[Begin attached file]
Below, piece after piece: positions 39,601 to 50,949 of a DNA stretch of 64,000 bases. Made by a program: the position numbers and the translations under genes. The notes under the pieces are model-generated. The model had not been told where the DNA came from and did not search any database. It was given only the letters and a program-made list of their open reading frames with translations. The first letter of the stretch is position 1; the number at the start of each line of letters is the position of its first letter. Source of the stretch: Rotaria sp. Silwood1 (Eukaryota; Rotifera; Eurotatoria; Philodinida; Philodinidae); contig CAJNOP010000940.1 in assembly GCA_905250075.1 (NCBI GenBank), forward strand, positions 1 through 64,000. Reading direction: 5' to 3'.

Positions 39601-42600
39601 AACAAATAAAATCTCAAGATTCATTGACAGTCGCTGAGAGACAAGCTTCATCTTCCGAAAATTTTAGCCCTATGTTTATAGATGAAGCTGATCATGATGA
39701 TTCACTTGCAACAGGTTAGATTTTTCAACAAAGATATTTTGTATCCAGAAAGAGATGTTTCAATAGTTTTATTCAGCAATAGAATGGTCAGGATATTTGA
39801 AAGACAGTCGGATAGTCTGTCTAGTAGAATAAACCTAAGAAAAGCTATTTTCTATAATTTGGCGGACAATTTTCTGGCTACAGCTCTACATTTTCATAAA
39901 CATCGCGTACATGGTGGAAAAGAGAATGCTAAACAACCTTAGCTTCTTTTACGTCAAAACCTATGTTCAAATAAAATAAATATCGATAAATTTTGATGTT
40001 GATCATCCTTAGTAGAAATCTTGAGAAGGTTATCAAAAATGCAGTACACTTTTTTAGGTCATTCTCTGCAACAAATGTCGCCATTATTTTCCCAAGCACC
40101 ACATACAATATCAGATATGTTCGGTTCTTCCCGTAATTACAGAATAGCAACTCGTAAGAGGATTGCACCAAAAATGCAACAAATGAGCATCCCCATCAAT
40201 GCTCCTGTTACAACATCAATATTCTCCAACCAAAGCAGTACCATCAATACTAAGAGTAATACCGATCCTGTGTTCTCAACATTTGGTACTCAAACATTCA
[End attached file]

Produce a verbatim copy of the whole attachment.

Below, piece after piece: positions 39,601 to 50,949 of a DNA stretch of 64,000 bases. Made by a program: the position numbers and the translations under genes. The notes under the pieces are model-generated. The model had not been told where the DNA came from and did not search any database. It was given only the letters and a program-made list of their open reading frames with translations. The first letter of the stretch is position 1; the number at the start of each line of letters is the position of its first letter. Source of the stretch: Rotaria sp. Silwood1 (Eukaryota; Rotifera; Eurotatoria; Philodinida; Philodinidae); contig CAJNOP010000940.1 in assembly GCA_905250075.1 (NCBI GenBank), forward strand, positions 1 through 64,000. Reading direction: 5' to 3'.

Positions 39601-42600
39601 AACAAATAAAATCTCAAGATTCATTGACAGTCGCTGAGAGACAAGCTTCATCTTCCGAAAATTTTAGCCCTATGTTTATAGATGAAGCTGATCATGATGA
39701 TTCACTTGCAACAGGTTAGATTTTTCAACAAAGATATTTTGTATCCAGAAAGAGATGTTTCAATAGTTTTATTCAGCAATAGAATGGTCAGGATATTTGA
39801 AAGACAGTCGGATAGTCTGTCTAGTAGAATAAACCTAAGAAAAGCTATTTTCTATAATTTGGCGGACAATTTTCTGGCTACAGCTCTACATTTTCATAAA
39901 CATCGCGTACATGGTGGAAAAGAGAATGCTAAACAACCTTAGCTTCTTTTACGTCAAAACCTATGTTCAAATAAAATAAATATCGATAAATTTTGATGTT
40001 GATCATCCTTAGTAGAAATCTTGAGAAGGTTATCAAAAATGCAGTACACTTTTTTAGGTCATTCTCTGCAACAAATGTCGCCATTATTTTCCCAAGCACC
40101 ACATACAATATCAGATATGTTCGGTTCTTCCCGTAATTACAGAATAGCAACTCGTAAGAGGATTGCACCAAAAATGCAACAAATGAGCATCCCCATCAAT
40201 GCTCCTGTTACAACATCAATATTCTCCAACCAAAGCAGTACCATCAATACTAAGAGTAATACCGATCCTGTGTTCTCAACATTTGGTACTCAAACATTCA